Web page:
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Huawei reportedly shifts to a defensive stance

Reports from China indicate Huawei boss Ren Zhengfei (pictured) has adopted a pessimistic tone in recent internal communications, shifting company strategy towards survival rather than growth.

We have the South China Morning Post to thank for this revelation, although it derived its information from Chinese media outlet Yicai. It seems Ren sent a company-wide internal memo warning of tough times ahead and the need for Huawei to adapt accordingly. There was talk of an anticipated global recession but also a concession that US sanctions have had a profound effect.

“We have to survive first, and we’ll have a future if we can survive,” Ren reportedly said in the memo. With that in mind it seems Huawei will now put a lot of its more speculative diversification initiatives on the back burner for the foreseeable future. In addition Ren urged employees to be as realistic as possible in their budgetary forecasting. “No more stories, we have to talk about the realities,” he said.

Huawei’s revenues have been declining for some time, thanks largely to US restrictions making it impossible for the company to continue to make competitive smartphones. A large chunk of the company’s revenues were derived from its consumer-facing businesses, but the telecoms kit side has also been squeezed by US pressure on its allies to exclude its equipment from their networks.

To date the company had continued to adopt a defiant stance in the face of US attempts to destroy it but this memo indicates a retreat from that approach. While its broad range of diversification initiatives allowed Huawei to superficially appear as big and strong as ever at Mobile World Congress earlier this year, it seems safe to assume many of them are not yielding sufficient return on investment.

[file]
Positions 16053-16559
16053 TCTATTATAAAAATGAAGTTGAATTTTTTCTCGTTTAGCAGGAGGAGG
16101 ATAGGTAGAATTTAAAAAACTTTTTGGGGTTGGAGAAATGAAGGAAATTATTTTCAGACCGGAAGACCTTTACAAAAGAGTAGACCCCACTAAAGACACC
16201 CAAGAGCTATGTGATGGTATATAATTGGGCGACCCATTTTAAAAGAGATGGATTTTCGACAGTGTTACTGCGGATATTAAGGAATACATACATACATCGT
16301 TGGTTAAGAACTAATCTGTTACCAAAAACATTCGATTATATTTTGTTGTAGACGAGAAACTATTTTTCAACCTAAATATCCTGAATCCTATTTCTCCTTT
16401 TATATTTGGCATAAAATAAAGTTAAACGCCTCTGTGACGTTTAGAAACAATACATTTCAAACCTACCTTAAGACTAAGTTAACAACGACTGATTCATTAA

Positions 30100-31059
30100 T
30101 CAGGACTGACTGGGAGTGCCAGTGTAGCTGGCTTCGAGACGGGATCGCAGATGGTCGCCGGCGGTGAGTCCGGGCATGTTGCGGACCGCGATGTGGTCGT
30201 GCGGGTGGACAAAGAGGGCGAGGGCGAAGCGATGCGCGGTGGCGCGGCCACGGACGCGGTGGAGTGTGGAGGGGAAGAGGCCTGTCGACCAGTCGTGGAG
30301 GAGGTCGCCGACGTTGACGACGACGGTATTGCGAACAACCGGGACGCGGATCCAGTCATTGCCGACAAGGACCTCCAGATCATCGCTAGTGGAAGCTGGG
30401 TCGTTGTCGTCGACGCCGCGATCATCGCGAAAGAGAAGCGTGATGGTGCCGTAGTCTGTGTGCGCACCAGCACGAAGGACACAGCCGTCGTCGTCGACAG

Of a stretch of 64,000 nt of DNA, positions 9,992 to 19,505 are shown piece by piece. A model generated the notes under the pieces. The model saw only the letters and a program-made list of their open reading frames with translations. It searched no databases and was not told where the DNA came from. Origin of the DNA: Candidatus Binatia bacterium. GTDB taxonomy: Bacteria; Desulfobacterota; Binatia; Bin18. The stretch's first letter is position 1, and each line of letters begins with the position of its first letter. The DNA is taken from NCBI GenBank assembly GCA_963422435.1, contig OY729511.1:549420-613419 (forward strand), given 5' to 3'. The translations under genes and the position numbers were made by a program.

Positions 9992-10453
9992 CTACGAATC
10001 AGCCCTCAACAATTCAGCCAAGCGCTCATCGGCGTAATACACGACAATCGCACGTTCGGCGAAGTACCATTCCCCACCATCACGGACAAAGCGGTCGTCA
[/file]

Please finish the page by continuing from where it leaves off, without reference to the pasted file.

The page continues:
That doesn’t come as a great surprise. Pivoting away from core competence is a fraught endeavour at the best of times, but when the primary reason for doing so is defensive desperation the chances of success are usually diminished further. The rational thing to do when faced with persistent adverse factors is to downsize to a level where sustainable profitability is guaranteed and rebuild from there. That’s what Ericsson did a few years ago, after all.

It’s impossible to know how much of Huawei’s previous bravado was fuelled by the Chinese state seeking to save geopolitical face. Maybe this retreat coincides with a reduction in state support or some other behind-the-scenes strategic shift. Or maybe it’s just an honest appraisal of the current global economic environment. There have been no public statements from Huawei on this matter, we should note, but in the absence of a denial it seems fair to take the reports at face value.

 

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